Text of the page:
Posted on: 21/03/2017
Low-carbon policies are increasing energy prices for businesses but are only having a limited impact on total costs for the majority, according to a report from The Committee on Climate Change (CCC).
The ‘Energy Prices and Bills’ report from the Government’s adviser on climate change also said that improvements in energy efficiency have more than cancelled out the cost of supporting renewable energy since the Climate Change Act was passed.
It also highlighted the significant growth and jobs opportunities for the UK of the shift to a low carbon economy.
The report found that in 2016 energy costs made up an average of 0.9% of operating costs for firms in the commercial sector, 2.0% for manufacturing and 3.8% for the fifth of manufacturing defined as energy-intensive.
The costs associated with low-carbon policies made up 0.2%, 0.4% and 0.7% of operating costs in the respective sectors, without accounting for any benefits resulting from energy efficiency policies.
Low-carbon shift delivering benefits
Lord Deben, the CCC’s Chairman, said: “Action to deliver a cleaner, more efficient energy system is already delivering benefits for households and businesses.
“UK emissions are falling – down 38% from 1990 to 2015 – while gross domestic product (GDP) has risen by almost 65% in the same period.
“Meanwhile, the typical household energy bill has fallen in real terms since 2012.”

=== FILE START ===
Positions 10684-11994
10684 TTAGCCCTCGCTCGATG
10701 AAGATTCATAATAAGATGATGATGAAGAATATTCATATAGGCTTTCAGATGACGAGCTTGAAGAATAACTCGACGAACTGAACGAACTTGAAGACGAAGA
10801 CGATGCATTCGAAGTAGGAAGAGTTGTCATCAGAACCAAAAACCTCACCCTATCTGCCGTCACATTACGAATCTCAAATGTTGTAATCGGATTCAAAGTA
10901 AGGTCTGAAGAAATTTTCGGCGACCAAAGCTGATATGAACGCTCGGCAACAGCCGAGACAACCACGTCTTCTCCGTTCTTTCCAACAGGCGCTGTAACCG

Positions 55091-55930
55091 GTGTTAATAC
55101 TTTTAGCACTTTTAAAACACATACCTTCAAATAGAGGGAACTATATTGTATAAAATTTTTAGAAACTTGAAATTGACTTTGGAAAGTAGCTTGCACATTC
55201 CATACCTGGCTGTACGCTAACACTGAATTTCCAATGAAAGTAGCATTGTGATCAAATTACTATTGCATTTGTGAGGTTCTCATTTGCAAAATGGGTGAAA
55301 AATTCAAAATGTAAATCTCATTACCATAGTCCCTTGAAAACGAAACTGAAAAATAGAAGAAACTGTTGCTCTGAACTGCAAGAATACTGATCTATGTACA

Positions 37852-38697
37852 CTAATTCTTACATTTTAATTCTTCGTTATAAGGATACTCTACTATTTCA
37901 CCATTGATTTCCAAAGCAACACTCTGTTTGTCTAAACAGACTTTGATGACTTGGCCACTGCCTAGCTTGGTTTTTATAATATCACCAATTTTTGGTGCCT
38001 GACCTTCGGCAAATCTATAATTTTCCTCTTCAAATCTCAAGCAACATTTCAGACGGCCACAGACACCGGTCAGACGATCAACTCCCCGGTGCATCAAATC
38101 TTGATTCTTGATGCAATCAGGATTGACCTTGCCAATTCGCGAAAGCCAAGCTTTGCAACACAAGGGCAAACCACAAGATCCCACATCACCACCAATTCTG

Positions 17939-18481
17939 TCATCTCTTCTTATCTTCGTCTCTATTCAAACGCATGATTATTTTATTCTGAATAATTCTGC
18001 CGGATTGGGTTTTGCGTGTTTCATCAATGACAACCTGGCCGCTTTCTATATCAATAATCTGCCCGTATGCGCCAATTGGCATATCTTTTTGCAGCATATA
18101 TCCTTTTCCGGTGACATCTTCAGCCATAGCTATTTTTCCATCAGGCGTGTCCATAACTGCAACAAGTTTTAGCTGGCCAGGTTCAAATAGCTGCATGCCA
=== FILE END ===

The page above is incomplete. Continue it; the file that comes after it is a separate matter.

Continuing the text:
He added: “The UK’s progress to reduce emissions, and its comparative advantage in important areas such as the automotive sector, offer opportunities for future growth and employment while delivering vital action to tackle climate change.”
‘Renewables vital for industrial strategy’
The CCC said low-carbon infrastructure should be “integral” to the UK Government’s new industrial strategy.
Emma Pinchbeck, Executive Director of trade body RenewableUK, said: “This report highlights the fact that the UK’s low-carbon sector is growing faster than the rest of the economy, already employing hundreds of thousands of people and contributing 2-3% of GDP, which is comparable in size to energy-intensive manufacturing.
“With the UK Government looking to invest in industries of the future through the industrial strategy, the CCC’s findings clearly demonstrate that wind and marine energy should be priorities.”
James Court, Head of Policy and External Affairs at the Renewable Energy Association, added: “The CCC clearly see that there is significant industrial opportunity associated with the development of renewable infrastructure, and we welcome their conclusion that it is in Britain’s interest that the industrial strategy be a low-carbon one.”